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This isn't exactly an answer to the question as asked, but it's close enough to one that you might find it interesting and hopefully helpful in some way. The gravitational force of the Sun on the Earth is given by $$F_{Grav} = \frac{GM_{Sun} M_{Earth}}{a^2}$$ where $a$ is the semimajor axis of Earth's orbit and is about 1.5E+11 meters and $GM_{Sun}$ is ...


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You have a good idea. You mentioned 4 effects already (clock accuracy, latitude, time of year, and clear horizon), but there is another effect that is larger than those: atmospheric refraction. Refraction causes a rising object to appear to be half a degree higher than reality. Refraction depends on atmospheric pressure and temperature, so it may be harder ...


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Humans don't have this capacity. The Earth has a kinetic energy of about $10^{33}$ joules, relative to the sun. Even if we put the total energy that humans use per year into the Earth's orbit (about 10^{24} joules) we still only have one-billionth of the kinetic energy of the Earth. Moreover, the annual changes in temperature have very little to do with ...


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I'm going to answer this in a definition-based manner. Here is the definition of a Hill Sphere according to Wikipedia: The Hill sphere or Roche sphere of an astronomical body is the region in which it dominates the attraction of satellites. Here is the definition of a Lagrange point according to Wikipedia: In celestial mechanics, the Lagrangian ...


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To really get exact times, you would have to take into account the opacity of the atmosphere, but I will be ignoring this here, and consider the light flux outside of the atmosphere of any planetary body. There is no [planet] time for planets closer to the Sun than Earth, or for exoplanets orbiting brighter stars than Earth at the same distance. This ...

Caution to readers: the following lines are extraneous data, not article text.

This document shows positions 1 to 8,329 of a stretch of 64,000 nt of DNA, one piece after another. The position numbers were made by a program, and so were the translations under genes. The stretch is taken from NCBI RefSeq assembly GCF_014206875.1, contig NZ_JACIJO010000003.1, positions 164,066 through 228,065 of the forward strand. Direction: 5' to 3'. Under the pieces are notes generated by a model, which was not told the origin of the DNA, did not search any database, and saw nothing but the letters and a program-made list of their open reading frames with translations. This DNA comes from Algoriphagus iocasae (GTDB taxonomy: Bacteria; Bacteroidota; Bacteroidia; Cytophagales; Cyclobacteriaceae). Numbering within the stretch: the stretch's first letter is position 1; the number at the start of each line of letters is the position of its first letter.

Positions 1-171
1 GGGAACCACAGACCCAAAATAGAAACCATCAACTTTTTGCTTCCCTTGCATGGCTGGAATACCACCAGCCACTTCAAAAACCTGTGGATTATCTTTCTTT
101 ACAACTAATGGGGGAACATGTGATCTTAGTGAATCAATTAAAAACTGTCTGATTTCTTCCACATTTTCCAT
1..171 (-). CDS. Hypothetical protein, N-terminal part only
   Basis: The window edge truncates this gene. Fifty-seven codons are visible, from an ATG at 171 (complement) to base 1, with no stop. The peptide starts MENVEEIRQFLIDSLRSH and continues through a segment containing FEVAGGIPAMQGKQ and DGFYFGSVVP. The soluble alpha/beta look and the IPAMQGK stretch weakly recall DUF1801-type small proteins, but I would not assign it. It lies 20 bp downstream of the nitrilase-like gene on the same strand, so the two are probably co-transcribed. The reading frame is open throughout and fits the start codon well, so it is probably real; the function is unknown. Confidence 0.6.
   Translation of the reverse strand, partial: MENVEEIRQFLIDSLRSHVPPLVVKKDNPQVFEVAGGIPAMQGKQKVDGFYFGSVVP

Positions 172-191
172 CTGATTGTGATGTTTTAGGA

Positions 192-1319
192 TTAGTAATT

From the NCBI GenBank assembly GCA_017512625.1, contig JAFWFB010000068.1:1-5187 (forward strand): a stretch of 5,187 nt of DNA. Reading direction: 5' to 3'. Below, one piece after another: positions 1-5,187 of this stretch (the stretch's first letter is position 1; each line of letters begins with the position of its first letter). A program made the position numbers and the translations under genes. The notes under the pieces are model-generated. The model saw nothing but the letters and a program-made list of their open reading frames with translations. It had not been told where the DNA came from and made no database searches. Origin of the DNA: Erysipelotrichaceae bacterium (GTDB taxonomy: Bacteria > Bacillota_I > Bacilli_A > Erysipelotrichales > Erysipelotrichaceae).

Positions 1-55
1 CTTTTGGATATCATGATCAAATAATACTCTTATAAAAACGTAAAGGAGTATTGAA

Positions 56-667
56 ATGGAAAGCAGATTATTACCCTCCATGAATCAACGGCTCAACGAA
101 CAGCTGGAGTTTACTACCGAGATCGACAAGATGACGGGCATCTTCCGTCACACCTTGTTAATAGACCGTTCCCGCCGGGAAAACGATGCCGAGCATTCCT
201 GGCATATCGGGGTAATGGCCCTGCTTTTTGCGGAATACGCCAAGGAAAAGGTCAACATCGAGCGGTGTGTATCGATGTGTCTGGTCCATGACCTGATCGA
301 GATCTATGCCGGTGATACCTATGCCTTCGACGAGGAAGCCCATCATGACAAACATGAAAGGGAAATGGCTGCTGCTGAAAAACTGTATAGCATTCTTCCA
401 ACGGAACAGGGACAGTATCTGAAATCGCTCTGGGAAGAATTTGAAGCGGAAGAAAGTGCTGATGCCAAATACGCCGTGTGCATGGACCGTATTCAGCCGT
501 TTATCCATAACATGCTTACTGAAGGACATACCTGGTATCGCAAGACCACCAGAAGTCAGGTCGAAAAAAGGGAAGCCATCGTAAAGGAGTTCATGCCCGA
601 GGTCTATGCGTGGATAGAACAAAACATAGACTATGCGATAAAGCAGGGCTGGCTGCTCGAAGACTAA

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Asteroids with an orbit of between 1.8 and 2 Au (So their closest approach is is about the same distance to the Earth as the Earth is to the sun) are called Hungaria group asteroids, named after 434 Hungaria. Hungaria itself has an orbit of 1.94 AU, so would be a good example of body. Such asteroids are rather rare. There is a gap in the asteroid belt ...


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TL;DR: the main sequence lifespan of the sun can be increased by a factor of 12.2. Perhaps the most complete astrophysical analysis of stellar engineering for extending Earth habitability is Martin Beech's book Rejuvenating the Sun and Avoiding Other Global Catastrophes (2008). In order to maintain the biosphere the sun's interior need to be mixed (in ...


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The wikipedia page says Obliquity 7.25°[2] (to the ecliptic) 67.23° (to the galactic plane) Interesting fact: the sun's layers rotate at different speeds, as well as different rates depending on latitude.


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The asteroid belt is affected by Jupiter's gravity. There are stable orbits inside of Jupiter's orbit. Jupiter's Hill Sphere has a radius of 53 million km. If you are more than 53 million km from Jupiter, then the Sun's gravity dominates and you can orbit the sun. But Jupiter orbits 780 million km from the Sun, so there is plenty of space between Mars and ...


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I naively thought that noon was midway between sunrise and sunset. I already used a binary solver on elevation to get sunrise and sunset (-0.833 degrees). I added a binary solver on azimuth to get noon (180 degrees). The difference between midway and actual noon was 11 seconds on this day and this location. YMMV.